Search the Community
Showing results for tags 'accounting'.
Found 2 results
Minimum search term is 4 characters long. Can't find what you want? Click here for the custom google search instead.
As a follow up to another chat topic started this morning (US time), I suggest that the community keep this topic as active as possible so those who are interested in info, analysis and personal experience about US taxes as they relate to crypto assets can become smart about how to trade, hodl or leverage their holdings with a decent understanding of what the tax implications may be. Let the games begin. PS: I am not a tax specialist, tax accountant or other legal advisor re: these matters. I have had 35+ years of business dealings (successes and failures) that have had huge tax consequences. I have studied, I continue to read, I am forever curious, I have owned multiple businesses, consulted with others and worked in environments from sole proprietor to international Fortune 500 companies. I've likely picked myself up more times than most people have fallen so my foolishness over the years has stuck enough to offer a few ideas here and there. I wish everyone who's looking to make a decent return from their hopes and investments in XRP much success. Cheers.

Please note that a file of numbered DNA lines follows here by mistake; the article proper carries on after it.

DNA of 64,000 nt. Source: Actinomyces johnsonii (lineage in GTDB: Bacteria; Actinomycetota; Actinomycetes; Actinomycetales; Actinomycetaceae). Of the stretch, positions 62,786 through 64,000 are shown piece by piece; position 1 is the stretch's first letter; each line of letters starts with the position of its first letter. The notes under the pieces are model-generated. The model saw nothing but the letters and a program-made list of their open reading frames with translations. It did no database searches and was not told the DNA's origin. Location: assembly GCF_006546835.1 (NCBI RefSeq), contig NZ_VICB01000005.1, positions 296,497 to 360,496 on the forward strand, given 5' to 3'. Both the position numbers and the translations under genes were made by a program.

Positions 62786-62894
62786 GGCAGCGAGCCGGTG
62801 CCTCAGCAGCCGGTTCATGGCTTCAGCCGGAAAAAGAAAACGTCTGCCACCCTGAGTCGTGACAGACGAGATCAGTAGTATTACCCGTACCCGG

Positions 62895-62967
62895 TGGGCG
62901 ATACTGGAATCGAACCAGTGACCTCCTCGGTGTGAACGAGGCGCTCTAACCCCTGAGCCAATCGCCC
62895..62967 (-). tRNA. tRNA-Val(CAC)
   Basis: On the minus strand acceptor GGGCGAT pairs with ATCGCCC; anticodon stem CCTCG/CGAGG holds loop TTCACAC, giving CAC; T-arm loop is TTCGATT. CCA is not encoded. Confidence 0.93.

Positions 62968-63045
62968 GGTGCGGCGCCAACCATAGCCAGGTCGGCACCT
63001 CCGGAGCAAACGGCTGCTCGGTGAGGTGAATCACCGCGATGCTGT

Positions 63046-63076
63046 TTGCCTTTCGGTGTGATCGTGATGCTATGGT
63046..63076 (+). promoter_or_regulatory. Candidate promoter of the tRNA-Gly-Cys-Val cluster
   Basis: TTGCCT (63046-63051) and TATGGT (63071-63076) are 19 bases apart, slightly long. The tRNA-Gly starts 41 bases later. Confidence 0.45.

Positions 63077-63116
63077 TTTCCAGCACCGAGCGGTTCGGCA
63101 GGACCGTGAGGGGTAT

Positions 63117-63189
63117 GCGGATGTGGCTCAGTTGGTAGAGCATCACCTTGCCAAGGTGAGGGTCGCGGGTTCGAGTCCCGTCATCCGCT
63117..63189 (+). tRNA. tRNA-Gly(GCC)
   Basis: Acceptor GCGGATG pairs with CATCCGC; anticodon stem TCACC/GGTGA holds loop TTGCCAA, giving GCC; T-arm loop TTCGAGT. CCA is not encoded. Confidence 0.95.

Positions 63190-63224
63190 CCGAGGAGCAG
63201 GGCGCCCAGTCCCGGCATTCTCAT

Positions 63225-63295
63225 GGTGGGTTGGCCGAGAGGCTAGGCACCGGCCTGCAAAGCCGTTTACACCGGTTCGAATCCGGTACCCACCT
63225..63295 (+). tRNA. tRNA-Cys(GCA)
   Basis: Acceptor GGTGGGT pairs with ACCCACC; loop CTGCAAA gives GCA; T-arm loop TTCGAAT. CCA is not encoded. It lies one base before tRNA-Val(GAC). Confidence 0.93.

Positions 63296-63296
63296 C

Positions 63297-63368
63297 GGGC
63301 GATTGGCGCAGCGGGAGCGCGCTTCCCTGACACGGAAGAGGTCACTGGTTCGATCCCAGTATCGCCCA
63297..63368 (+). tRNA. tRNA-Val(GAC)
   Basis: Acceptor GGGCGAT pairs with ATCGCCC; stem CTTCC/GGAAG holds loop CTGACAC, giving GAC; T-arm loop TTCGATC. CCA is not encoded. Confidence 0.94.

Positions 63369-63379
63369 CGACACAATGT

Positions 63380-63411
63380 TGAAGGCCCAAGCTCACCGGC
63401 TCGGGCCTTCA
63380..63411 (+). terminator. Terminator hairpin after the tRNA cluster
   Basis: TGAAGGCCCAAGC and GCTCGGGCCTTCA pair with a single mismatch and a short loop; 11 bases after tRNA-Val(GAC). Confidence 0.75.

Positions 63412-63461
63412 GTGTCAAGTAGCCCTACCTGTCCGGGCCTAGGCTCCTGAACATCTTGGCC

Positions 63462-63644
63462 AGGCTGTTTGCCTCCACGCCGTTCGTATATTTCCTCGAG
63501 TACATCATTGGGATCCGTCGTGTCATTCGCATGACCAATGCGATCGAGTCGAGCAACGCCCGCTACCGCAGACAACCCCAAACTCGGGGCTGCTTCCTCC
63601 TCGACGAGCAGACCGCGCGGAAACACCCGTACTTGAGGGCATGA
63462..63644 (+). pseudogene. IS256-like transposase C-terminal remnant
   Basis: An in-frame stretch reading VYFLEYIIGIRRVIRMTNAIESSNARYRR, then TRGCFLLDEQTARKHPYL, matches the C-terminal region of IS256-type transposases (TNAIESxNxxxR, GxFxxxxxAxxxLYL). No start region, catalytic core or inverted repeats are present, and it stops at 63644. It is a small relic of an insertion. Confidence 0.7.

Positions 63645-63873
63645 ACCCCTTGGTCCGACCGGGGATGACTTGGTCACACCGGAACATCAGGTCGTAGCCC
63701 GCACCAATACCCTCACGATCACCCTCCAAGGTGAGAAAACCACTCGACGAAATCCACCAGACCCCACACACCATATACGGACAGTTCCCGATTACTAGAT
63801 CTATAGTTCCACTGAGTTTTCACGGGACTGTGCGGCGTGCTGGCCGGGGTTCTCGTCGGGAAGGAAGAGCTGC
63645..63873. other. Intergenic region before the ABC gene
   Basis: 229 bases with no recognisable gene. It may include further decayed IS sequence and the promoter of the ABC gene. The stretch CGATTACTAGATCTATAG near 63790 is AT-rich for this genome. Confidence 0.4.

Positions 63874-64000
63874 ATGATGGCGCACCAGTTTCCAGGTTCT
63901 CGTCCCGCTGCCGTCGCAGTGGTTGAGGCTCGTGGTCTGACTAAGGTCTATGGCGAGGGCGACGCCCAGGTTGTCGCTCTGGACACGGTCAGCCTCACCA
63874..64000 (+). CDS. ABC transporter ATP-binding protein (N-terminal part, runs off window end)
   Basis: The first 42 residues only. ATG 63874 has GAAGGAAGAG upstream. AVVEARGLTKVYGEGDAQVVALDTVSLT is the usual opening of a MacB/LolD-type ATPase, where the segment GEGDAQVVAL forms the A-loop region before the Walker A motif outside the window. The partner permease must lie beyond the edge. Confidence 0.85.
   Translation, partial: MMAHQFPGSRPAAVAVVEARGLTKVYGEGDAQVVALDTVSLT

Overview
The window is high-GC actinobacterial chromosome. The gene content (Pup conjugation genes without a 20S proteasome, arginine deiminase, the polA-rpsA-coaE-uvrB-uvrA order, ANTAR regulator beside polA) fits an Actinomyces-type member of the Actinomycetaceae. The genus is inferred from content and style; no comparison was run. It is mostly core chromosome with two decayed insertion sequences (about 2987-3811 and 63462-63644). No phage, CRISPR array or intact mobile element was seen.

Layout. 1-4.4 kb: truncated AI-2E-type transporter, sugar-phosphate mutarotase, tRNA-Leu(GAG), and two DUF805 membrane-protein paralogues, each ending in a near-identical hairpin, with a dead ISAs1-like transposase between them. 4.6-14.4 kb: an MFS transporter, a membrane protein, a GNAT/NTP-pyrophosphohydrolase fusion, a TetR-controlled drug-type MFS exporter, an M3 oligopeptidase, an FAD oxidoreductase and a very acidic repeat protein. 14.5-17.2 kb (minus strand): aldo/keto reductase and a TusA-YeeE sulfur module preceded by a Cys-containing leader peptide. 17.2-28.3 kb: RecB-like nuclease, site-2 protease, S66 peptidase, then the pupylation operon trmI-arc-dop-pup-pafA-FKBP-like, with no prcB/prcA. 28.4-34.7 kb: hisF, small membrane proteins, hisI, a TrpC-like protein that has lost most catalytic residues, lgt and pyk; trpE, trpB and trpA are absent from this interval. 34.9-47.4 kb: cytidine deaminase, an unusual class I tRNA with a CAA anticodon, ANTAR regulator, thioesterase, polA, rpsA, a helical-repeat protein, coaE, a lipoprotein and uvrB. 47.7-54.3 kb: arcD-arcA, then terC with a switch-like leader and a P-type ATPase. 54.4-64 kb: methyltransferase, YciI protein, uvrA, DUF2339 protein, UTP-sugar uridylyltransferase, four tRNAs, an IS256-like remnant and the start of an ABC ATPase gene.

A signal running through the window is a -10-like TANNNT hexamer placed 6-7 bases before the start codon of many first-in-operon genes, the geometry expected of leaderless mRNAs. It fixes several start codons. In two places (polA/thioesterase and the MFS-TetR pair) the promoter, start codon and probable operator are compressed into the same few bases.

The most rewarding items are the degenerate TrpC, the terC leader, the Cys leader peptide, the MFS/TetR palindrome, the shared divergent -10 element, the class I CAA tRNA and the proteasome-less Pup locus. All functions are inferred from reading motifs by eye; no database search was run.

Within the Ripple ecosystem, I have been attempting to account for personal credit and an individual's responsibility within social credit systems such as LETS and Time Banks built on the public RCL. Since each individual must trust each identifier on the network tied to a known person you trust, personal credit and the responsibility of the individual can cause their IOUs to default if that person is unscrupulous, whereas the individual attempts to sell social credit IOUs for another asset with the intent to never settle the issued IOUs. Therefore, if two individuals implicitly always trust each other to honour their social credit IOUs, but trust this individual or become trusted by this individual while rippling is enabled (which would make sense to assist path-finding) could allow honest individuals to become defrauded for their social credit and thus devalues the overall issuances of the LETS/Time Bank IOUs on the market. So far, I have come up with two technical solutions to this issue, but they don't even really sound good to me therefore I decided to open this discussion to gather feedback. Authorization by Default I believe that all Ripple accounts should have the asfRequireAuth flag set to true by default when they are created on the Ripple network. This solves the issue of credit rippling into accounts/markets where they should not to some extent. Individuals participating within LETS/Time Banking systems built on Ripple are still at risk of allowing trust to be issued to 'the bad guy' I provided within the thesis. Gateways which are not private gateways (individual offering social credit) simply set the asfRequireAuth flag to false if they wish to go public. Built-in Reputation System If Ripple is working with the W3C on the specifications of how RCL and ILP will play into the development of 'the internet of value' then these specification absolutely cannot be deemed completed until a Reputation System is built into the Ripple network. If Ripple is actively developing a system (attesters) for attempting to account for which validating servers you can trust to add within your UNL, then Ripple definitely has the team of people with the necessary passion, talent, and skills to reserve the currency code REP and attempt to solve for honesty within a trust-less system. I honestly cannot comment much about these technical details because I don't know about the necessary changes for this solution unlike I was able to postulate above: But DJS will probably know what to say about these suggestions so I would love to hear his input! @JoelKatz